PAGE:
When the SARS commissioner cleared his office, he left unhappy staff behind. In surveys, most were classified as "detractors" - people who would not recommend working at SARS.

The most unhappy were the group of executives and chief officers, the highest-ranking people at the revenue service. This was when former SARS boss Oupa Magashule resigned, not this week's exit on suspension by Tom Moyane.

It also turns out that SARS has not been adequately assessing South Africa's super-wealthy because its data is outdated.

It works on far fewer high-net-worth individuals than are tracked by New World Wealth, and there are only four dedicated auditors for a sector that should yield a higher take.

Instead, SARS uses tax amnesties to get really rich people to come clean on wealth exports without taxation.

And the customs processes at OR Tambo International Airport, Beit Bridge and Durban Harbour are so inefficient that the losses to the fiscus are apparent even to the untrained eye.

While SARS is now in crisis, big, intractable issues go back beyond the era of Tom Moyane, the commissioner so dramatically suspended by President Cyril Ramaphosa on Monday after he refused to resign.

As a new commissioner prepares to take the helm, it's worth looking at what studies have found at SARS.

Public Enterprises Minister Pravin Gordhan plays a much bigger role in Ramaphosa's government than that of a single-portfolio cabinet minister. His imprimatur is all over Moyane's axing. And because SARS is his baby (he is credited with the re-creation of the taxation authority, taking it from the lumbering apartheid Department of Inland Revenue to being one of democracy's best institutions), he may not brook criticism as he helps Finance Minister Nhlanhla Nene stabilise SARS.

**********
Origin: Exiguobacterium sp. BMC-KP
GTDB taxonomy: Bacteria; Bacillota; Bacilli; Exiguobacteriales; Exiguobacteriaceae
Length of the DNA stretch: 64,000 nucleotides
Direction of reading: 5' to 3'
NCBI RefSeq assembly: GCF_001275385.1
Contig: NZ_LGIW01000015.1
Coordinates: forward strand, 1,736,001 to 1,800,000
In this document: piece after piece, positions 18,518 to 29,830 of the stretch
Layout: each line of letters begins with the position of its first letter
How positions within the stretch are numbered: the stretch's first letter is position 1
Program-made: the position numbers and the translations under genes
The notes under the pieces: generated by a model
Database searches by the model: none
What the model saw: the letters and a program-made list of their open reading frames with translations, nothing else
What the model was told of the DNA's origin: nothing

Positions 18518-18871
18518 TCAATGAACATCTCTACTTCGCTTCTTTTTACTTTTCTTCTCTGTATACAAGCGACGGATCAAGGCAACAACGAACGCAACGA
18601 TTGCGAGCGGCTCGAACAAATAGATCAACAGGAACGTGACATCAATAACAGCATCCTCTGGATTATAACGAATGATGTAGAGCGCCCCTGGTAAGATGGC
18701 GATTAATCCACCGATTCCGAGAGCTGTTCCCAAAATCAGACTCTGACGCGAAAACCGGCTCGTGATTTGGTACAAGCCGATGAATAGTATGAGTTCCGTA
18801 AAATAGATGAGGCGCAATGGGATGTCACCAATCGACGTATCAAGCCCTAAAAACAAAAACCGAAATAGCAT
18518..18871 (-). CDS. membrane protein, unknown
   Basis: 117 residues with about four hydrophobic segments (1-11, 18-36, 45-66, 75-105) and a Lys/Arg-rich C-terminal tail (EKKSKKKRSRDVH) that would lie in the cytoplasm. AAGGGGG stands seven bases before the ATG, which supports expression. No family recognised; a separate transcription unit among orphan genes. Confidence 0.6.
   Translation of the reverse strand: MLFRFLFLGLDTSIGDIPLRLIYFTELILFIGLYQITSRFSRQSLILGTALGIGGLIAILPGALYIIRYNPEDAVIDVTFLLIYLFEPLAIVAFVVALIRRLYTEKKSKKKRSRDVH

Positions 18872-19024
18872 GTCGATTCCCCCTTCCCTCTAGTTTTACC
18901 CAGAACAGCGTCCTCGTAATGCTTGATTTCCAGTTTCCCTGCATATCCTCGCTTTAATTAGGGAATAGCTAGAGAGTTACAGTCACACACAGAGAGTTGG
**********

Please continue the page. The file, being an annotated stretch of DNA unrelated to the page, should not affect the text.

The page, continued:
We have tended to put SARS on a pedestal

But there is much to fix.

Another example of poor data at SARS is its assumption that there are 750000 small and medium-sized enterprises that are taxable. FinScope has found there are 5.98 million SMEs in South Africa. While many are informal or mom-and-pop micro-enterprises that are not tax viable, it still suggests there is an undercount at SARS.

It has also been found that the tax compliance burden on all businesses is 25 days but it impacts small and medium-sized businesses most.

All this is making South Africa's historic tax gap worse and means it is not closing quickly enough, placing the burden on too few South Africans.

Other issues a new commissioner should look at include the fact that SARS has race problems, with black staff feeling marginalised. This contributes to destabilising SARS as it leads to leaks and infighting. Moyane added fuel to the fire with an edict that all senior managers at SARS were to be black African.

Moyane is said to have decimated the Large Business Centre, the auditing hub for big companies.

With almost 85% of Large Business Centre debt disputed, if anything, the centre needs strengthening.

A third area that needs investigating is whether eFiling is as good as it is assumed to be. A recent study has shown that 45% of eFiling is done in branches by agents, which suggests the system is still too inefficient.

There are so few public institutions to be proud of in South Africa that we have tended to put SARS on a pedestal, but research shows that a new commissioner is going to have to take a long, hard look at this jewel in our public crown.

Moyane messed up big time, and he did not have the skill or temperament for the job - but the problems at SARS do not start and end with him.